Stacy Abrams Floats 2020 Presidential Run
The woman famous for losing the Georgia governor's race is eyeing a bigger job.
The Democratic field for 2020 is already so large that holding debates featuring all the candidates simultaneously has been ruled out. It could get bigger still.
The Hill (“Stacey Abrams says had considered 2028 run for president, but now open to 2020“):
Stacey Abrams said Monday that 2028 had been the earliest she would consider a run for president under her previous career plan, but said now she regards a run in 2020 as “definitely on the table.”
Abrams had sparked talk earlier when she was seen as ruling out a 2020 run during a talk at the South by Southwest (SXSW) festival.
“In the spreadsheet with all the jobs I wanted to do, 2028 would be the earliest I would be ready to stand for president because I would have done the work I thought necessary to be effective in that job,” the Georgia Democrat had said.
In her comment, Abrams was referring to a passage in her book detailing a spreadsheet with her career plans.
However, Abrams tweeted later on Monday she has not ruled out a 2020 run.
“20 years ago, I never thought I’d be ready to run for POTUS before 2028. But life comes at you fast,” she said in her tweet. “Now 2020 is definitely on the table.”
Abrams, who narrowly lost Georgia’s gubernatorial race last year, is a rising star in the Democratic Party.
She has also been seen as a potential challenger to Sen. David Perdue (R-Ga.) in 2020 or to Gov. Brian Kemp (R) in 2022.
The former Georgia House minority leader has remained in the headlines since her narrow loss, giving the Democrats’ official State of the Union response last month.
She doubled down on this in a tweet:
In #LeadFromTheOutside, I explore how to be intentional about plans, but flexible enough to adapt. 20 years ago, I never thought I’d be ready to run for POTUS before 2028. But life comes at you fast – as I shared in Q&A w @Yamiche at @sxsw. Now 2020 is definitely on the table…
— Stacey Abrams (@staceyabrams) March 11, 2019
While there is some support for a Presidential bid in the replies, the overwhelming number urge her to take on Perdue instead. And my guess is that’s what she’ll wind up doing.
By pre-Trump standards, Abrams is simply unqualified for the White House. Her political experience consists of twelve years in Georgia House of Representatives, eight as minority leader. In the modern, pre-Trump era, we’ve never elected a President someone who had not been either a state governor, US Senator, or Vice President of the United States—with the exception of Dwight Eisenhower, who had been a five-star general overseeing all Allied forces during World War II. Even Barack Obama was barely qualified by traditional standards, moving from the Illinois State Senate to the US Senate and then beginning his successful run for the Presidency almost immediately.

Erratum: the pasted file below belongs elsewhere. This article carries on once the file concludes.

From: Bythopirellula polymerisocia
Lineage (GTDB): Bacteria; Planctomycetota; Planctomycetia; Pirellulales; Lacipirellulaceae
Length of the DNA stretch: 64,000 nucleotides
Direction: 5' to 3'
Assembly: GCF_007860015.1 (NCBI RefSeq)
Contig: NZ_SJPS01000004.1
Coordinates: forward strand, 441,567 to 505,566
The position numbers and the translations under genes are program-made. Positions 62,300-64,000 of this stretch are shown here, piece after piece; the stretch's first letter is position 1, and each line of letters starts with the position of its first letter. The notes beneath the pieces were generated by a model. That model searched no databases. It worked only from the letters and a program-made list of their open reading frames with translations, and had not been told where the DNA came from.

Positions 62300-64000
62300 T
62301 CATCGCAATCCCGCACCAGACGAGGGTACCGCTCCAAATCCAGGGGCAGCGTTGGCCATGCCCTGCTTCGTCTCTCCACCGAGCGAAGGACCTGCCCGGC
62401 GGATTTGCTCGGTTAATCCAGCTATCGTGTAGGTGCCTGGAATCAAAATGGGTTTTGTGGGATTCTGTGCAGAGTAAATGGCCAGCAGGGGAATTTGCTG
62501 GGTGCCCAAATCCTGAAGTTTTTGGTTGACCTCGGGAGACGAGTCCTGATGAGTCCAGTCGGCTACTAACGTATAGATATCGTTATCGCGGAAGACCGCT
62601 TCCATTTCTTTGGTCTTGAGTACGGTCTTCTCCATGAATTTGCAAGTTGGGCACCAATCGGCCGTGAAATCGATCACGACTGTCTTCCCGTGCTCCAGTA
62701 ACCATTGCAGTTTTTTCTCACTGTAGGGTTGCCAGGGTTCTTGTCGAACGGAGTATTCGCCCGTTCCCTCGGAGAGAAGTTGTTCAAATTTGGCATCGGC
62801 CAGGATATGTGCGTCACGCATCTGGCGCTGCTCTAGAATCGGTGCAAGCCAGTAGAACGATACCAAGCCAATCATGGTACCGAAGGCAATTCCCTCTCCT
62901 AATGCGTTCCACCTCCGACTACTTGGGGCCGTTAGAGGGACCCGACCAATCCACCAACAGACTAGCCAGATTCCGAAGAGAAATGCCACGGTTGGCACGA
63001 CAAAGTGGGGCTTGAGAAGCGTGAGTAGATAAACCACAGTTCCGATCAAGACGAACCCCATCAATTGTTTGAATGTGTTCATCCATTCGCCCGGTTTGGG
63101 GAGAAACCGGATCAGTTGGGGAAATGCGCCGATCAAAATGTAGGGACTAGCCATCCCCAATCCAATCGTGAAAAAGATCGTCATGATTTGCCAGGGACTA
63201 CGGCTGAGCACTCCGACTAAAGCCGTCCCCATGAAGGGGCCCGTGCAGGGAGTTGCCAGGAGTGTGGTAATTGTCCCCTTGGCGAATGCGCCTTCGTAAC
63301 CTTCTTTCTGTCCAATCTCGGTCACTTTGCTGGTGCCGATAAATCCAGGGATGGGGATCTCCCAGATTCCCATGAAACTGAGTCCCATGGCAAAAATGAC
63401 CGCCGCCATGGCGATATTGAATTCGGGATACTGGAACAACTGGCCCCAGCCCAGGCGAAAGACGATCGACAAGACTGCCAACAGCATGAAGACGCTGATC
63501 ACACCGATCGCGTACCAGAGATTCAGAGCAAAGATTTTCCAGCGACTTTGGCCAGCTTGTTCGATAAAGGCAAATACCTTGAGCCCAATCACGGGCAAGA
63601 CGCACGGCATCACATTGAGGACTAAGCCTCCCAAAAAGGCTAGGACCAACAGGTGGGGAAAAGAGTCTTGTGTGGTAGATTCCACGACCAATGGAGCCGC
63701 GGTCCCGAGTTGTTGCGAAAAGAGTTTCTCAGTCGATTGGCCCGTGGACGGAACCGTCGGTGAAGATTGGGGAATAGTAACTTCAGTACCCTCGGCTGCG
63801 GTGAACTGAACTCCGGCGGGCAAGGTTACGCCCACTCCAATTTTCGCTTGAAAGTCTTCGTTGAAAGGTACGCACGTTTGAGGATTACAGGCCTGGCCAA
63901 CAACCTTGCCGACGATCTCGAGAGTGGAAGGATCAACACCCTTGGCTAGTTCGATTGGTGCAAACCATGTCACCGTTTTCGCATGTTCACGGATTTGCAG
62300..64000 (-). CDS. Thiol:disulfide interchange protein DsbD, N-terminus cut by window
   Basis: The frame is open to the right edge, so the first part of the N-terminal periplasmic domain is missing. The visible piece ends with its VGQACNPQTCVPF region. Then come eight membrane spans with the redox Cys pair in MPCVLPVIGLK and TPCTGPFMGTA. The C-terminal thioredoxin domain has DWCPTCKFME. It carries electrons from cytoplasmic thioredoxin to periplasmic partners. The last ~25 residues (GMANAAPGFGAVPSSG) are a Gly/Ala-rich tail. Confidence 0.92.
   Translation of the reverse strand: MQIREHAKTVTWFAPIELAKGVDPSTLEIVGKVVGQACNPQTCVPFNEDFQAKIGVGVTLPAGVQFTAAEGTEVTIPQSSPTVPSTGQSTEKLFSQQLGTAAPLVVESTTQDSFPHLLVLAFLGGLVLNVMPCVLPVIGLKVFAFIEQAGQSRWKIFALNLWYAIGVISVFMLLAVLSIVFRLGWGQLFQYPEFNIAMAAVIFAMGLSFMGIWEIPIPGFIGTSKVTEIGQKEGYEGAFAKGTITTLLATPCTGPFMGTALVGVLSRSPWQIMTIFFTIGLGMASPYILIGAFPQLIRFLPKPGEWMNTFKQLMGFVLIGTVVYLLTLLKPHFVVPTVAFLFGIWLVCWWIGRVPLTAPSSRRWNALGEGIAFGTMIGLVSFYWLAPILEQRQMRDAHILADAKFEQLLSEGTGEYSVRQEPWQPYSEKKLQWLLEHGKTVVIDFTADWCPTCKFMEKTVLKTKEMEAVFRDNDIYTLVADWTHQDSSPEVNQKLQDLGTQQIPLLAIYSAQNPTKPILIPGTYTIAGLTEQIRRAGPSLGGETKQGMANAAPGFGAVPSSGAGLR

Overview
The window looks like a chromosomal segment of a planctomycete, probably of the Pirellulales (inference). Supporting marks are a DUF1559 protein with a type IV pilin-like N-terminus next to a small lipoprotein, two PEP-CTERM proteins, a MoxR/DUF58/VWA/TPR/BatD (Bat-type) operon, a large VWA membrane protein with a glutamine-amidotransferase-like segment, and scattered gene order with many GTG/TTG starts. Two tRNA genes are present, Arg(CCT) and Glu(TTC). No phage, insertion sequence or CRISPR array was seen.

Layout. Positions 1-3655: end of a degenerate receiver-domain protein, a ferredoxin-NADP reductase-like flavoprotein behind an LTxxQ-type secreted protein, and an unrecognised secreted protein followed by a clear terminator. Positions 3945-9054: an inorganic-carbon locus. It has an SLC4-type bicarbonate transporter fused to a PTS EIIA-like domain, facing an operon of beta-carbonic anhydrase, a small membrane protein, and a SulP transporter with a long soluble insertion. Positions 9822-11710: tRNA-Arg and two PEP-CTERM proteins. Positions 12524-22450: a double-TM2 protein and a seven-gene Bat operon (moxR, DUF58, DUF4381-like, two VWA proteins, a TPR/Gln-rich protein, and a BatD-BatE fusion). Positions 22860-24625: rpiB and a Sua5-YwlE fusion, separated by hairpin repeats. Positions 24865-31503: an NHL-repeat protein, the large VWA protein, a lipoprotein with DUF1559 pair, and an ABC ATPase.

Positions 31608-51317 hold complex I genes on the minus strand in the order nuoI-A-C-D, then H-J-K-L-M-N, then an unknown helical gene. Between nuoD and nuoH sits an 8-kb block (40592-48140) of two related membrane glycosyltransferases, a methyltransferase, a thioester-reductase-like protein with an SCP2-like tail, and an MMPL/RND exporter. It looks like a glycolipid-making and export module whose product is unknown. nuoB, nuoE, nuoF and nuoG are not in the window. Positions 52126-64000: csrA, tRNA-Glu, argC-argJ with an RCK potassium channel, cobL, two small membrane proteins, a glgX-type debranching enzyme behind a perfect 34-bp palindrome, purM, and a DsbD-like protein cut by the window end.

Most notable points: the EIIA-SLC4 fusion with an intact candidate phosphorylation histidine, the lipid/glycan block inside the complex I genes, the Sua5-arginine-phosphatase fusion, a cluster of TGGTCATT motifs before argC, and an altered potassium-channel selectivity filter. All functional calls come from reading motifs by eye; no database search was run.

Beyond that, I can’t see how Abrams possibly thinks she would break through in this field of seasoned, well-known candidates. She wouldn’t even be the lone African-American woman in the fray.
Again, my strong guess is that Abrams realizes all of this and is simply capitalizing on the buzz following her controversial 2018 loss and subsequent selection to deliver the Democratic response to President Trump’s State of the Union. Even being in the conversation as a possible Presidential contender elevates her standing and increases her chances of being the nominee for the Senate race against Perdue.
Obviously she was robbed on the GA Governorship.
Terrific job with the Dem response to the SOTU.
I’m sure she has some important things to offer.
Having said that…no way she is going to be the POTUS.
Hope she makes it to the Senate.
Dems have a flood of really good candidates. Meanwhile Trump just submitted a budget that would cut Social security, Medicare, Medicaid, food stamps, and student loans. And of course gives the military $36 billion more than last year.
Any Democrat 2020!
Anybody else see the Liz Warren Facebook ad brouhaha?
Several posts ago you responded to my comment by saying you didn’t get my point about your comments about women. You still don’t. Your subheading says “the woman famous for losing….” The quoted article says “Abrams, who narrowly lost Georgia’s gubernatorial race last year, is a rising star in the Democratic Party.” There is also substantial evidence that her opponent, then Sec of State, cheated if not committed crimes in order to win against this “loser woman.” Get my point now?
@Dmichael: But none of what I’ve said about Abrams has the slightest thing to do with her being a woman. Nobody outside the state of Georgia heard of her before the governor’s race. She lost it. The circumstances of that loss made her something of a cause celebre and she was chosen to deliver the SOTU response, which was unprecedented.
@Teve: The DNC ought to just cancel the primaries and put “Generic Democrat” on the ballot, then after this ticket defeats Trump in a landslide, then they can hold the primaries to decide who will be the next president.
I mean, why not? It’d be no ballsier than some of the shenanigans we’ve seen from Republicans.
More women than ever ran for congress in 2018, and now more women than ever are running for president. If I were the GOP I’d be feeling grim about the future.
@Kylopod: if everyone running for president on the Democratic side were gathered up on a bus and driven to the White House, with the president to be determined in a dice game, and everybody else to fill out cabinet positions etc, our governance would instantly get a thousand times better. Wouldn’t even matter who gets what. Put Buttigieg in charge of the department of the Interior. Make Kamala Harris FTC Chair. Kirsten Gillibrand at EPA. Don’t Care.
@James Joyner: I doubt many here are fascinated by our exchange so here is my final comment on this issue: Your position appears to be that consistently negative comments about public women have nothing to do with their being women. You may believe that if you wish. I don’t.
Do Joyner’s consistently negative reactions to Trump et al have something to do with their being men?
@Michael Reynolds: No, for the obvious reason that those criticisms tend to be about substance and are accurate. Saying that Stacey Abrams was famous for losing is like saying HRC was parsing the meaning of “is” when she said she wasn’t going to run for President. Oh wait, James did that!